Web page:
- Ascendas India Trust: Comparing Lump Sum vs DCA – 2.19% vs 11.97%
- Frasers Commercial Trust: Comparing Lump Sum vs DCA – 4.25% vs 14.48%
There are work to be done, competency to be build up in investing. Failure to do it well and you don’t have a wealth machine.
You have wealth destruction.
5. Too much Trust on Others and Too Little Ownership of Responsibilities
At the end of the day, the flaw of this insurance model, is that we look for people to trust the responsibility of advising and steering our wealth and protection.
Yet we placed the trust in the wrong sort of folks who are not qualified, inexperienced. The solution isn’t just about compliance but the way professional advice is provided.
It is difficult to find advisers that have less of an economic incentive to sell you instruments that do not meet your needs.
There are qualified and good advisers both that are commission based, fee based and fee only.
Wilfred Ling have been doing fee-based planning for protection, wealth management and wealth de-accumulation .
Providend have been providing fee based planning for protection, wealth management and wealth de-accumulation as well.
Yet, most would not pay for their services, to gain the right advice, make better choices by putting their money in a more sound plan because they cannot adjust to the concept of paying a fee for professional advice.
In this time and age, where information is more readily available, you have less excuse to say you cannot build up an a preliminary understanding of wealth building and protection.
If you take ownership to take care of your own wealth management and protection, you have resources like
For Wealthy Protection and
For an avalanche of unit trust
At the end of the day, we need to take an extreme ownership of our protection and wealth building, if we do not want to sub-contract most of this work out.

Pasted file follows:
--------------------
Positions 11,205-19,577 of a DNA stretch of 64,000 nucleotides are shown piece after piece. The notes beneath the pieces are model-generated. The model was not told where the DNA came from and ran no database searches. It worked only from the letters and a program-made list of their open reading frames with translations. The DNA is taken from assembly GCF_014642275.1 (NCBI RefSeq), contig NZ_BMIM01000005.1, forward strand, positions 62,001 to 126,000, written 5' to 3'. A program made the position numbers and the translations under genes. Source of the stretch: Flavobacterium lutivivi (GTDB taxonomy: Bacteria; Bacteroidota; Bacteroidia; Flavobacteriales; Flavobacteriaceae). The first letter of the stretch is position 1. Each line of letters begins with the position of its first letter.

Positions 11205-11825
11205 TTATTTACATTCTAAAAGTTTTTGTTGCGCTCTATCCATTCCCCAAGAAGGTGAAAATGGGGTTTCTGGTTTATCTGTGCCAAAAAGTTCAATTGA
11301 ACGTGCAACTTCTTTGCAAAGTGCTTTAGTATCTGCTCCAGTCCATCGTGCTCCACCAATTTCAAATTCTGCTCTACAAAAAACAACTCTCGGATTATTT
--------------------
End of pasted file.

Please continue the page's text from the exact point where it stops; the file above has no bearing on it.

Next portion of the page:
This have been lacking much if we were to judge by this reflection from a lifestyle blogger and the comments posted.
- $50,000 Portfolio to Supplement Lifetime Critical Illness Coverage. - June 5, 2023
- The Beauty of Having Low Essential & Basic Expenses - June 3, 2023
- Singapore Savings Bonds SSB July 2023 Yield at2.82% (SBJUL23 GX23070H) - June 1, 2023
Sunday 10th of July 2016
Sunday 10th of July 2016
hi smk, what do you mean by nice advertorial?
Friday 1st of July 2016
I would like to get some views. I have a Living Policy that I have been paying for the last 15 years. It has accumulated some cash bonus over the years.
Is it beneficial for me to use my cash bonus to pay my premium? I am aware that this will reduce my final amount of the policy when a claim is made. However, from a "financial" point of view, will this reduce my final amount disproportionately? Let me put it this way, given that I have paid for the policy for so long, if I can reduce putting more money into the policy without reducing the returns (ROI) from it, I would like to do so.
Sunday 19th of June 2016
If she cancels within 2 years, his GF will lose about 10k
> cut loss early and look for other wealth vehicles (zero sum) > hopefully gf will mature more financially after that. Myself lose about 5k and cut loss immediately after independent agent review. > using 5% or less of annual income to manage (hedge) all risks. (Probably of risk at my age is about 5%). > payout at the end of cycle not impt to me as already found other vehicles of wealth (besides reits).
God bless & enjoy the journey.
Sunday 19th of June 2016
Oh i see. I think this is sunk cost theorm at work. not everyone is shrewd as you when it comes to managing money.
Friday 17th of June 2016
I am a new visitor for your blog, been reading for a month now.
Back to the topic on insurance. I own a couple of them (Life, Endowment, etc). Every year the various companies would mail the annual bonus declaration. This year I got curious and started to ask my advisor on how to translate these declarations.
Basically, checking Bonus Declaration vs the Benefit Illustration. Did the insurance companies fulfill their part in the projected returns. I think nobody tried to ask that! I assume many just buy and forget?
Fortunately, I am blessed with a good advisor who do yearly reviews (although I didn't buy!)
Friday 17th of June 2016
hi Alex, i think you are a tough customer and any advisor who is not competent is going to get it from you. I think for most, they won't even know that is the method to evaluate. they probably think the way to evaluate is whether they are making an absolute amount of money.
Friday 17th of June 2016
Interestingly you include insurance endowment in the "Wealth Machines" i try to look for a insurance endowment plan for my legacy planning but so far no insurance agents can convince me. What is your take? (Always like to learn from "The Good, The Bad and The Ugly). Ha! Ha!